It’s much thicker (0.36 inches / 9.25 mm) and heavier (2.2 ounces / 64 g) than either of its forebears. It’s slightly narrower than the black remote but still feels larger on the whole — and that’s a positive. The previous Siri remote was so thin that it was easily lost to the deepest reaches of the couch. I don’t see that being as much of a problem with the new, chunkier hardware.
The Siri Remote now features a power button. If you have an HDMI-CEC-compatible television, the power button can also turn your TV on and off. Even more welcome for some is the new Mute button, which you can use with HDMI-CEC or by programming the volume buttons to control your TV or soundbar volume (in Settings > Remotes and Devices > Volume Control). Finally, Apple moved the Siri button to the side, reducing accidental invocations.
The new remote has two columns of buttons below the navigation pad, like the previous model, though their functions have changed. The buttons on the left column include Back, Play/Pause, and Mute (as opposed to Menu, Siri, and Play/Pause).
Within that circular D-pad is a touch-sensitive center button that still lets you swipe around content or move in any direction just like you could before. (And yes, you can still play with the subtle movement of app icons on the home screen by gently nudging your thumb around.) But some streaming apps didn’t work perfectly with that input method, so Apple is now including the far more precise D-pad. That said, the simple direction buttons here are much easier to use with the Apple TV’s menus and apps, so having them makes for a notable improvement.
The bottom of the navigation ring is also very close to the Back and Apple TV buttons, and I found myself accidentally pressing them with my big thumb when I meant to press the down direction.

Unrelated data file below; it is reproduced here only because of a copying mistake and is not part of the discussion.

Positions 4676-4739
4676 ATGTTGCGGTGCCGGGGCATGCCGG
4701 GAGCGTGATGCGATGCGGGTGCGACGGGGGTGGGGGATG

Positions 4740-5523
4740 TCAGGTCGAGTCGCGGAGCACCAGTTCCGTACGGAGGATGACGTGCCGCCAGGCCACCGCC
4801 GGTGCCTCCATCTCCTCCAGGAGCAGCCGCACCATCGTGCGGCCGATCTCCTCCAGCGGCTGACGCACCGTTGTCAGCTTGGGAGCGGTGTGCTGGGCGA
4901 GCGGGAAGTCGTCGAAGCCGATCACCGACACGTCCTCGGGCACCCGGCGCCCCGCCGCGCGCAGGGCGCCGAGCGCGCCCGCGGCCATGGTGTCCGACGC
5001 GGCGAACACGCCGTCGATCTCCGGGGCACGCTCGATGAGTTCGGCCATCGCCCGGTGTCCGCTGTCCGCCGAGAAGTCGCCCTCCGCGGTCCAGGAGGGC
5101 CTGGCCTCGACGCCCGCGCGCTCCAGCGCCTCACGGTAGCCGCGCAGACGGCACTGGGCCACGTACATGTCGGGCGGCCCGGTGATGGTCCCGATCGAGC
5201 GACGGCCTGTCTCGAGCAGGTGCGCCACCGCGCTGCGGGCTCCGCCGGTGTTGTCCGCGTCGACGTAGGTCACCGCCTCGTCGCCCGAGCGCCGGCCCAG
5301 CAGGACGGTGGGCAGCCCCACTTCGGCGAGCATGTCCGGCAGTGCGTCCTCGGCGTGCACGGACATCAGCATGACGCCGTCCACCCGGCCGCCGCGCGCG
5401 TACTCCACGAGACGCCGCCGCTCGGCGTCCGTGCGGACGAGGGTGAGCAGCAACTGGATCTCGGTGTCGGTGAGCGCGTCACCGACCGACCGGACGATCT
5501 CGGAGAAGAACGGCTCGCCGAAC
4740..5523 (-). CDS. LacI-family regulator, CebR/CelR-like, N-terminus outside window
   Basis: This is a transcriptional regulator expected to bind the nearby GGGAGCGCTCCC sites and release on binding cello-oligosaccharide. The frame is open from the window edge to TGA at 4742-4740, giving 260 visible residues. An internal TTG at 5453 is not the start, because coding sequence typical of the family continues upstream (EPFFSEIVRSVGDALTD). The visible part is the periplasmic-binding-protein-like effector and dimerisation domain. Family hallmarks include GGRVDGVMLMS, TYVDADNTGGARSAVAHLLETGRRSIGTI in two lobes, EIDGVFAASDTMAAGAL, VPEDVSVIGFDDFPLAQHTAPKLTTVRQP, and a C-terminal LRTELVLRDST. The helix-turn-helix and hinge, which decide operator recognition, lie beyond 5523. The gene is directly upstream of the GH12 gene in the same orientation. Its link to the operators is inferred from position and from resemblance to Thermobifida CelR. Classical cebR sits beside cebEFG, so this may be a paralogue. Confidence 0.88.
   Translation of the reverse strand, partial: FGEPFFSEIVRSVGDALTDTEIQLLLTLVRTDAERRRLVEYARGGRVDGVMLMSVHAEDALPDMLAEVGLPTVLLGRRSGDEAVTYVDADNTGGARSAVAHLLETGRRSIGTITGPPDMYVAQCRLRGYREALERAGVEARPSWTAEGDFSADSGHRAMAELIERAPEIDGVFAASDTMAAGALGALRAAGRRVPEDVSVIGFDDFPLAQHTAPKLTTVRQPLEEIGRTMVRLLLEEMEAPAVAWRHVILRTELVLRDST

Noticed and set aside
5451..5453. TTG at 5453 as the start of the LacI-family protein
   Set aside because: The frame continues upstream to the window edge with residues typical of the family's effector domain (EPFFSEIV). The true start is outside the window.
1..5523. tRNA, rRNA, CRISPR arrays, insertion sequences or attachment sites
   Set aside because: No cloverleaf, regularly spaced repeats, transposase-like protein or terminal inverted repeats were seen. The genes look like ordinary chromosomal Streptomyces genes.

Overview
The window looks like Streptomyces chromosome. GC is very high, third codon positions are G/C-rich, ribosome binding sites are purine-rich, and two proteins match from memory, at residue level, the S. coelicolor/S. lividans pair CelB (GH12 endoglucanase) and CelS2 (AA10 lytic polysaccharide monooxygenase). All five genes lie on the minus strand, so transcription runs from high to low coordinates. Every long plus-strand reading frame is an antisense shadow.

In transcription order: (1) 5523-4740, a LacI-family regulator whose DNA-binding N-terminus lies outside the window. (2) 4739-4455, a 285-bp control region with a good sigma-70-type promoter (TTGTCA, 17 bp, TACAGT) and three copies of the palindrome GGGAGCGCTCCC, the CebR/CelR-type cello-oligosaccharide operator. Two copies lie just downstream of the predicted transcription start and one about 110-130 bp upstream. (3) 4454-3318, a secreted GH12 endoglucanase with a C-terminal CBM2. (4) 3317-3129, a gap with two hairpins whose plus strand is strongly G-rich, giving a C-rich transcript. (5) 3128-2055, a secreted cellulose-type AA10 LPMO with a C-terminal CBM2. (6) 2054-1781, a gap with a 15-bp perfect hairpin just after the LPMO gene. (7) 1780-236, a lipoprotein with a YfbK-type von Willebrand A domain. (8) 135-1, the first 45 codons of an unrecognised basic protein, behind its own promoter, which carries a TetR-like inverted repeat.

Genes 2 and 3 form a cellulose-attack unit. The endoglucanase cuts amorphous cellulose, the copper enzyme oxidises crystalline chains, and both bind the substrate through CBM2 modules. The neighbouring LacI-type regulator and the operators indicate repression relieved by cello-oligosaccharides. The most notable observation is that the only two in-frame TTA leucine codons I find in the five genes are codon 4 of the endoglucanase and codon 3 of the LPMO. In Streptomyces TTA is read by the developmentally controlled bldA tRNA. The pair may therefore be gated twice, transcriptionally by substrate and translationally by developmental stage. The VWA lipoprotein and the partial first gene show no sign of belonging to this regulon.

Apple TV Remote 3rd generation App
The TV button jumps to the Up Next screen of the Apple TV app by default. The app is already at the top of the Apple TV home screen, and without any changes, the button means you can’t simply jump to the home screen with a single press; you need to hold the Back button for a second. Luckily, you can set the TV button to jump straight to the home screen through the Apple TV’s settings.
The pinhole microphone for using Siri is still near the tip. A TV power button has been added to the top right corner of the remote, also aluminum.
The Siri Remote still charges with Apple’s Lightning connector — despite now being thick enough to house a USB-C jack. USB seems more natural for this type of scenario, but what do I know? I’m just one man who’s elated to have a reliable, sensibly designed remote control again. Apple is going to keep doing Apple things.
AirTags and Smart feature
“Hey Siri, where’s my remote?” seems like such an easy thing to make happen, but that voice query won’t do you any good or make the remote beep. And unlike Apple’s recently introduced AirTags, there’s no ultra-wideband chip in the remote to help pinpoint its position in a room. If you’re finding that the remote goes MIA constantly, you might just have to settle for a case that combines an AirTag with the Siri Remote. But having a simple, straightforward remote locator feature is one area where Roku objectively beats out Apple.
Apple TV Remote 3rd generation Performance review
The buttons themselves all have a satisfying click and don’t feel the least bit mushy. The clickpad is quieter when pressed than the buttons below it, which are each significantly noisier than any other remotes I had to compare against, be it for a Roku, Chromecast, or otherwise. Again, it’s not a problem unless you’re sensitive to that sort of thing, but you’ll absolutely hear the volume rocker when you’re turning up a certain scene in a movie or show. The Siri button on the side is whisper quiet; you still have to press and hold it down whenever you’re doing a voice command.
I had no problem engaging it in any content streamed from the TV app, Hulu, or Netflix, but apps with their own playback interfaces such as Peacock or YouTube don’t work with it yet.